How to Choose a Cloud Software Vendor
If something seems too good to be true, it probably is. If your cloud software vendor claims their solution will meet 100% of your requirements, you might be suspicious but ultimately decide to move forward with them. Then, that sinking feeling starts to creep in when you receive their invoice, and you realize that the cost is well outpacing your budget. You now have to come to terms with the fact that their “solution” actually required additional consulting and integrations, which they weren’t upfront about—and it now costs you and your team extra time and money.
Reducing the Trust Gap
The B2B consumer landscape has changed. Today, software buyers have resources at their fingertips to research products before even speaking with a software vendor. A rise in online reviews and communities is driving a focus on transparency from software vendors and their sales teams. TrustRadius talks about the need to reduce the trust gap. According to their research, 84% of vendors intend to be forthcoming about product limitations, but only 36% of buyers find those vendors to be transparent and forthcoming.[i] How do you know if you’re working with a software vendor that is being open and honest about their product? When shopping around for a cloud software vendor, here are a few strategies you can employ to ensure you’re going to get what you pay for. We cover three common software vendor types with some helpful things to keep in mind during this process—as well as some common vendor red flags.
1. The ‘Over-Promise and Under-Deliver’ Software Vendor
Be wary of the “over-promise and under-deliver” type of cloud software vendor. This sounds like common sense, but it can be easy to fall prey to software vendors who are willing to say anything to get your business. You know your requirements better than anyone else does. When a software vendor tries to be all things to all customers, this is usually a recipe for disaster. You want to select a software vendor who listens to your concerns and user needs. Do they come into the conversation, guns blazing and ready to steamroll over your concerns? If so, it probably means that they’re doing too much talking and not enough listening—and this can foreshadow problems down the road.
2. The ‘Yes’ Software Vendor
No cloud software solution does everything the exact way every customer wants. That’s OK. Be wary of overly accommodating vendors, as this can indicate that the vendor says “yes” to every potential lead and may try to hide problems later on. Suppose the vendor claims their solution can do everything. In that case, they are likely misleading or selling you a “science project” that will fail to deliver on their promises—and more likely exceed your budget goals. In the long run, this type of vendor will most likely require additional consulting and custom integrations, resulting in hidden costs and unforeseen problems. The vendor should be seeking to understand your requirements and rationale without simply responding with “yes.” It’s normal and healthy for vendors to question the reasons behind your requirements before answering whether they can meet them. This allows them to determine if their solution can provide the desired results even if it’s in a slightly different manner. Remember that no one software solution works for everyone. If the vendor claims that theirs does, they’re most likely not being fully transparent with you.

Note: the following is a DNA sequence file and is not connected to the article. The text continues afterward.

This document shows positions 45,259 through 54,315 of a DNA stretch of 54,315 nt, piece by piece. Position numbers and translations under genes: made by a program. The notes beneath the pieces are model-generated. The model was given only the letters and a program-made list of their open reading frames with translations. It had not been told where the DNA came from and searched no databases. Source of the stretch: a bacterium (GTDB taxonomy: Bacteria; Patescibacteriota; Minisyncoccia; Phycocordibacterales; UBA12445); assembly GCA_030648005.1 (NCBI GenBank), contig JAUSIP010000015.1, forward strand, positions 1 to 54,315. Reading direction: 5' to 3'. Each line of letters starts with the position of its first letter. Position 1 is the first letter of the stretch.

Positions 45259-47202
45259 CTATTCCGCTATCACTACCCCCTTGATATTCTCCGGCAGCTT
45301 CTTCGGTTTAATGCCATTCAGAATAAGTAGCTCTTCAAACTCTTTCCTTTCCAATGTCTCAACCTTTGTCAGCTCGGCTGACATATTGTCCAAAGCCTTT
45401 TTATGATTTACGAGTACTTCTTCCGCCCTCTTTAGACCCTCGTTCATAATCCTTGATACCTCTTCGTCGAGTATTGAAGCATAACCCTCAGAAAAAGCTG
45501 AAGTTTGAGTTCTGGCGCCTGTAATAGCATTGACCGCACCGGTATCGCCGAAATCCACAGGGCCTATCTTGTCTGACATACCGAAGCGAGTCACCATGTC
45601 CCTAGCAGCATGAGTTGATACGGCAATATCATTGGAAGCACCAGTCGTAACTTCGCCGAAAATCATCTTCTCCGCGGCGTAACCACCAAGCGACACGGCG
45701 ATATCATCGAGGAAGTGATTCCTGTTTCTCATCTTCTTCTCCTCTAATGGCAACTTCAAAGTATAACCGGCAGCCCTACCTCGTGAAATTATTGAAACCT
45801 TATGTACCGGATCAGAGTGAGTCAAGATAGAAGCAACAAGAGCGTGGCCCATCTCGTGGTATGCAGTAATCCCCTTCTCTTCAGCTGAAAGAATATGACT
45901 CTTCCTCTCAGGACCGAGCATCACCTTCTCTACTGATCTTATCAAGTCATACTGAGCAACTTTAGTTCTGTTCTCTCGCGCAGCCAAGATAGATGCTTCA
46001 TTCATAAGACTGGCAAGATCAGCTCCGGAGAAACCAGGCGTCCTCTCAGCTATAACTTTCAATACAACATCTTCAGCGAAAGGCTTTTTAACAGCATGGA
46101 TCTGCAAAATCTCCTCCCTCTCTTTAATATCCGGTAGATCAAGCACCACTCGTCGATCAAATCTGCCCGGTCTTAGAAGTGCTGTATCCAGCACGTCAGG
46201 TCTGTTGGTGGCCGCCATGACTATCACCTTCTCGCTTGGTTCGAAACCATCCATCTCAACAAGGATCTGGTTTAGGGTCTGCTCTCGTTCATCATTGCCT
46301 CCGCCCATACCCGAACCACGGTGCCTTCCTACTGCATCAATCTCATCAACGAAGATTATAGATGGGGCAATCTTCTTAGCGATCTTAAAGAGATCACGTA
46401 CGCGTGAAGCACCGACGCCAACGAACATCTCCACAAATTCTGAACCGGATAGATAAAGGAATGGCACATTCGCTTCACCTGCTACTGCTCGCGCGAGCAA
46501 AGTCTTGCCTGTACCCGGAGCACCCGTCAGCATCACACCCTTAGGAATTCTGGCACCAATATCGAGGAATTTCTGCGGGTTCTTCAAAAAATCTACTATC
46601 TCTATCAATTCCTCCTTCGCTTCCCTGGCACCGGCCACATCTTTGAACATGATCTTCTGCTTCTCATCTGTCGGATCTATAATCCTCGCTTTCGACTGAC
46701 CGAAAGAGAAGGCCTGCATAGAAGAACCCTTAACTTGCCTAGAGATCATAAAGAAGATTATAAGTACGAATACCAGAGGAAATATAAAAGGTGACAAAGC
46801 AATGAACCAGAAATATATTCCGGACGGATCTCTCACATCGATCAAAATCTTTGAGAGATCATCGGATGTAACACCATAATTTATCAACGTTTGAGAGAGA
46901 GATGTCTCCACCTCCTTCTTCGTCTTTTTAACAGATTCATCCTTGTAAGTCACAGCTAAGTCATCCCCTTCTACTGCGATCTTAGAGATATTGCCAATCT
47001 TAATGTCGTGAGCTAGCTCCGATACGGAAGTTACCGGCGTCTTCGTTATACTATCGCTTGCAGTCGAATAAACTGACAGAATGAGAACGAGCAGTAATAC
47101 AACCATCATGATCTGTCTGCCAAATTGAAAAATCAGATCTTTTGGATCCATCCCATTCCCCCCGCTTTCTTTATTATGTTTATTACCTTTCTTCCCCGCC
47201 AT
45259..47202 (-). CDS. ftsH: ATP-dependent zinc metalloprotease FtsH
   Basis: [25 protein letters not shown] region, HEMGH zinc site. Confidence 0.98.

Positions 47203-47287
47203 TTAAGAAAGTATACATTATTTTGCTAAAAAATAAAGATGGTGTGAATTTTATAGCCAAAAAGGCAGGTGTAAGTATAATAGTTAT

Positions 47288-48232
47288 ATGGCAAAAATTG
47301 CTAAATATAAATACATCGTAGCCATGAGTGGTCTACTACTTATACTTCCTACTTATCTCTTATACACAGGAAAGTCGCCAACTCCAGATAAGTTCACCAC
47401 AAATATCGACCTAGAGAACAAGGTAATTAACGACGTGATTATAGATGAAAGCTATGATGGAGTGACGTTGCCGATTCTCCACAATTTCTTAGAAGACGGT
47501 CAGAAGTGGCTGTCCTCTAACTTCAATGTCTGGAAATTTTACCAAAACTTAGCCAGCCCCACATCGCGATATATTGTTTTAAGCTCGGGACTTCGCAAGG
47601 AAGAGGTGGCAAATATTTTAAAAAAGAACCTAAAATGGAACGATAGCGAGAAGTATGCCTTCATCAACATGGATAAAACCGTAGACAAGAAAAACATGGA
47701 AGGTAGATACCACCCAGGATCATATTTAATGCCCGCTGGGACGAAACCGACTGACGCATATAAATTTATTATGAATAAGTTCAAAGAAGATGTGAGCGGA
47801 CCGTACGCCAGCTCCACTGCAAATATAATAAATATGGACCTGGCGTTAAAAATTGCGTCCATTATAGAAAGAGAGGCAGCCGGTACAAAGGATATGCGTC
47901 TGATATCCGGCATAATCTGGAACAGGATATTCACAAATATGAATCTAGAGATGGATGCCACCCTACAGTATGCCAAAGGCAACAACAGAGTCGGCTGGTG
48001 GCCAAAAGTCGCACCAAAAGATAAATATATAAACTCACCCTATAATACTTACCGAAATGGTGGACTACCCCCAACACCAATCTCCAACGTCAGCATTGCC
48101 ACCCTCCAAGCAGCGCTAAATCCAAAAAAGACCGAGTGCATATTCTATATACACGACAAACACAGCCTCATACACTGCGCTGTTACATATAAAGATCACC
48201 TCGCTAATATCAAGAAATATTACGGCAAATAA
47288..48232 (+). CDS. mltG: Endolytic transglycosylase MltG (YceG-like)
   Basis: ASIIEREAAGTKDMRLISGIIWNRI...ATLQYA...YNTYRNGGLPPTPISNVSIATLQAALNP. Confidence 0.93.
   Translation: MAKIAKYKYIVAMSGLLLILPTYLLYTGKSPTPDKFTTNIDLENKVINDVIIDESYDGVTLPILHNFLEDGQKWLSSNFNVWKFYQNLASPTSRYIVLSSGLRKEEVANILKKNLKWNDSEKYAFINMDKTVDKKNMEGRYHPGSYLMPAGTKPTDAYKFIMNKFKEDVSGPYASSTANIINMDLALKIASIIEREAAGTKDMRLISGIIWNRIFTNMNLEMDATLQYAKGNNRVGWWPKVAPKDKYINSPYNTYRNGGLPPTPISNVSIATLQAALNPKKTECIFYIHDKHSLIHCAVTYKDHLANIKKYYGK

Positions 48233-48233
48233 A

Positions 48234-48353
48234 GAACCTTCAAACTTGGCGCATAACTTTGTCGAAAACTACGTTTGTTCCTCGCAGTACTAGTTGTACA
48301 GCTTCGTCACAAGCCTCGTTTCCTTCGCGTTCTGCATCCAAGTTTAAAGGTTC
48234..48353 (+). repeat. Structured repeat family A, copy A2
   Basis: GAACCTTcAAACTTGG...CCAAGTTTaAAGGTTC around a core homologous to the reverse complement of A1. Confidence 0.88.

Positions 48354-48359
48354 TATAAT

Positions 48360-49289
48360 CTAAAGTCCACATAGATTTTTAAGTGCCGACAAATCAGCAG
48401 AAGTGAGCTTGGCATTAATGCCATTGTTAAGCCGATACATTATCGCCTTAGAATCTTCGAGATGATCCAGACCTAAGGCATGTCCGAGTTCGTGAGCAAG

3. The Fully Transparent Software Vendor
The fully transparent software vendor is the type of vendor that you want to partner with. This type of vendor knows their strengths and weaknesses, so they don’t over-promise or nod along and agree with everything you say. They have a point of view and a strong perspective, and they aren’t afraid to say “no” to potential clients and requests that aren’t in their wheelhouse. Arena is this type of vendor. We designed our solution to help companies that design and develop sophisticated and innovative products rapidly. Our customers are some of the leading technology companies in the world and create products that require electronics and software to work together seamlessly. Staying focused gives us expertise in these industries to deliver solutions that meet their specific product development requirements.
In business relationships, trust is earned and built over time and consistency. A key factor in building trust in any business relationship is transparency. Setting consistently accurate expectations and meeting them is better than setting high expectations and occasionally exceeding them. In the long run, transparency is better than perfection. If you are currently thinking of purchasing or switching to a new software vendor, this is an important factor to keep in mind. Transparency is vital in any business relationship. It sets the partnership up for long-term success and reduces frustration, unforeseen costs, and painful upgrades. Here at Arena, we know who we are and what we can offer to our customers. We don’t try to be anything we’re not, and we don’t try to please everybody in every industry. [i] https://www.trustradius.com/vendor-blog/customer-voice-why-does-it-matter-marketers